Introduction to Project Management

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Introduction to Project Management

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Introduction to Project Management

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  1. Chapter 1: Introduction to Project Management IT Project Management, Third Edition Chapter 1 1
  2. Learning Objectives • Understand the growing need for better project management, especially for information technology projects • Explain what a project is and provide examples of information technology projects • Describe what project management is and discuss key elements of the project management framework IT Project Management, Third Edition Chapter 1 2
  3. Learning Objectives • Discuss how project management relates to other disciplines • Understand the history of project management • Describe the project management profession, including recent trends in project management research, certification, and software products IT Project Management, Third Edition Chapter 1 3
  4. Project Management Statistics • The U.S. spends $2.3 trillion on projects every year, an amount equal to one-quarter of the nation’s gross domestic product. • The world as a whole spends nearly $10 trillion of its $40.7 trillion gross product on projects of all kinds. • More than sixteen million people regard project management as their profession; on average, a project manager earns more than $82,000 per year.* *PMI, The PMI Project Management Fact Book, Second Edition, 2001 IT Project Management, Third Edition Chapter 1 4
  5. More Information on Project Management • More than half a million new information technology (IT) application development projects were initiated during 2001, up from 300,000 in 2000.* • Famous business authors and consultants are stressing the importance of project management. As Tom Peters writes in his book, Reinventing Work: the Project 50, “To win today you must master the art of the project!” *The Standish Group, “CHAOS 2001: A Recipe for Success” IT Project Management, Third Edition Chapter 1 5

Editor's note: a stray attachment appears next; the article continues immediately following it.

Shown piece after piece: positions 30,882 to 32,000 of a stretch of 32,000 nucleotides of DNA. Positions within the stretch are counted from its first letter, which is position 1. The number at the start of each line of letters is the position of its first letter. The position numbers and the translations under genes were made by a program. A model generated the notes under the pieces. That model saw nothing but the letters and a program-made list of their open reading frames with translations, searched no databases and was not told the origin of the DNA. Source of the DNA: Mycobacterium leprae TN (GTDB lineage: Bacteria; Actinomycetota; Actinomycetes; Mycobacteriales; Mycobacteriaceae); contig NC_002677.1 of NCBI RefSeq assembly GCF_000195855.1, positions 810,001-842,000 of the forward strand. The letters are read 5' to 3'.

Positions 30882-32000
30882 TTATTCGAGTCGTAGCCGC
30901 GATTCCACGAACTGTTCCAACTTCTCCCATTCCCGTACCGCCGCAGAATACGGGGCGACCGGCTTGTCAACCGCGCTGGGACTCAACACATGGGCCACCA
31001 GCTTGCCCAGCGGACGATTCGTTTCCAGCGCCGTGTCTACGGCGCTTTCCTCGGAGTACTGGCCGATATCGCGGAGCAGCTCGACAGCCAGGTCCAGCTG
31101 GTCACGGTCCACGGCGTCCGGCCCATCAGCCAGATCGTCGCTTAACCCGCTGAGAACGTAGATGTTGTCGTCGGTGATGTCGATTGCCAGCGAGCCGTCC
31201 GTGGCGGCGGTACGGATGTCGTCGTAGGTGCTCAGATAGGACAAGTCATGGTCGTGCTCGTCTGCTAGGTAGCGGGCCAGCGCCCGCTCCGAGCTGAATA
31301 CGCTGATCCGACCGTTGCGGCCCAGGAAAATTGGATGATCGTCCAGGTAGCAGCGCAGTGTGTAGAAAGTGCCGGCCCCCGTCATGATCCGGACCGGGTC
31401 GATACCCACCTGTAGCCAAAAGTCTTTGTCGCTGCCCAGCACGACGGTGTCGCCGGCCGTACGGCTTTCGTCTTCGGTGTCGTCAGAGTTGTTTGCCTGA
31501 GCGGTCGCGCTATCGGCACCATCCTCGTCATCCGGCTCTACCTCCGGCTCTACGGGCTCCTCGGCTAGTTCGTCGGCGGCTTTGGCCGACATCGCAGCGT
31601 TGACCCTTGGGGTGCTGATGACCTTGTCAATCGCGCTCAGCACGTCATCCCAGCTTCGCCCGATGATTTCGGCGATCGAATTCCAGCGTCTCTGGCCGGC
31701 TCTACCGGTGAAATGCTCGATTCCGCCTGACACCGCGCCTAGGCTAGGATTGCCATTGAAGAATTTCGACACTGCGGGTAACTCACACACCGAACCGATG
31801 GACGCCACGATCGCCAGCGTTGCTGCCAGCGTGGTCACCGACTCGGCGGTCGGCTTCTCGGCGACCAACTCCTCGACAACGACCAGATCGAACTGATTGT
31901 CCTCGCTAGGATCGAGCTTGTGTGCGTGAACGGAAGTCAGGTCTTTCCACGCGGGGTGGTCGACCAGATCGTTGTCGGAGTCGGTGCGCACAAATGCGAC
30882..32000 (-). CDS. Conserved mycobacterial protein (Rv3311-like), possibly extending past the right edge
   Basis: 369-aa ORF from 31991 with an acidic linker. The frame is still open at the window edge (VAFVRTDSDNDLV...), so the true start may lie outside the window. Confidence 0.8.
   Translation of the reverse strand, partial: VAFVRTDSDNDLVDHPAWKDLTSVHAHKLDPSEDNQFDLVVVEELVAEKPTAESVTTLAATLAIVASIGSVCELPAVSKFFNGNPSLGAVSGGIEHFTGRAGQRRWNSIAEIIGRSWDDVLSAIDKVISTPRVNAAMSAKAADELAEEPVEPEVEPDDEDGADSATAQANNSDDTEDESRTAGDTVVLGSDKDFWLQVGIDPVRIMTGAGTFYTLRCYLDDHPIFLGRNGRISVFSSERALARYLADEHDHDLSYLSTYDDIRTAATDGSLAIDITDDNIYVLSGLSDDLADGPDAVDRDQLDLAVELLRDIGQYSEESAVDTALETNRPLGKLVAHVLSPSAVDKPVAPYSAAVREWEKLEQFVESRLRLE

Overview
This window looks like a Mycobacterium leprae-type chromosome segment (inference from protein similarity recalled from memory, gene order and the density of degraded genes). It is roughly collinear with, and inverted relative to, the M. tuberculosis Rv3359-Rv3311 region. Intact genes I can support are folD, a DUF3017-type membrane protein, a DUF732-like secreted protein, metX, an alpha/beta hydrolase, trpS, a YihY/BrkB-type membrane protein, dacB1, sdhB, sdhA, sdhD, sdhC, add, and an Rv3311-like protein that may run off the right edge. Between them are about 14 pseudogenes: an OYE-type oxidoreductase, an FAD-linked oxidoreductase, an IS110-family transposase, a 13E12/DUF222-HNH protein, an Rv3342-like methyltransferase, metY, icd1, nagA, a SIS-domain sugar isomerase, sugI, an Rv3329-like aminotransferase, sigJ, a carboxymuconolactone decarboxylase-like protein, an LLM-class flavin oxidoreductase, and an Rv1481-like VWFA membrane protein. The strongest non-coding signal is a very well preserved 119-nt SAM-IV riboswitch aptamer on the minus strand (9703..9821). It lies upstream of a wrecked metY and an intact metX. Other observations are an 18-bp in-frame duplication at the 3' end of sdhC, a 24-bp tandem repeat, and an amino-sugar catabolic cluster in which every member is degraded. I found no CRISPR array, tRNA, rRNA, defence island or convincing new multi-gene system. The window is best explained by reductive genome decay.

6. Motivation for Studying Information Technology (IT) Project Management • IT projects have a terrible track record – A 1995 Standish Group study (CHAOS) found that only 16.2% of IT projects were successful and over 31% were canceled before completion, costing over $81 B in the U.S. alone • The need for IT projects keeps increasing – In 2000, there were 300,000 new IT projects – In 2001, over 500,000 new IT projects were started IT Project Management, Third Edition Chapter 1 6
  7. Advantages of Using Formal Project Management • Better control of financial, physical, and human resources • Improved customer relations • Shorter development times • Lower costs • Higher quality and increased reliability • Higher profit margins • Improved productivity • Better internal coordination • Higher worker morale IT Project Management, Third Edition Chapter 1 7
  8. What Is a Project? • A project is “a temporary endeavor undertaken to accomplish a unique product or service” (PMBOK® Guide 2000, p. 4) • Attributes of projects – unique purpose – temporary – require resources, often from various areas – should have a primary sponsor and/or customer – involve uncertainty IT Project Management, Third Edition Chapter 1 8
  9. Samples of IT Projects • Northwest Airlines developed a new reservation system called ResNet (see case study on companion Web site at www.course.com/mis/schwalbe) • Many organizations upgrade hardware, software, and networks via projects • Organizations develop new software or enhance existing systems to perform many business functions • Note: “IT projects” refers to projects involving hardware, software, and networks IT Project Management, Third Edition Chapter 1 9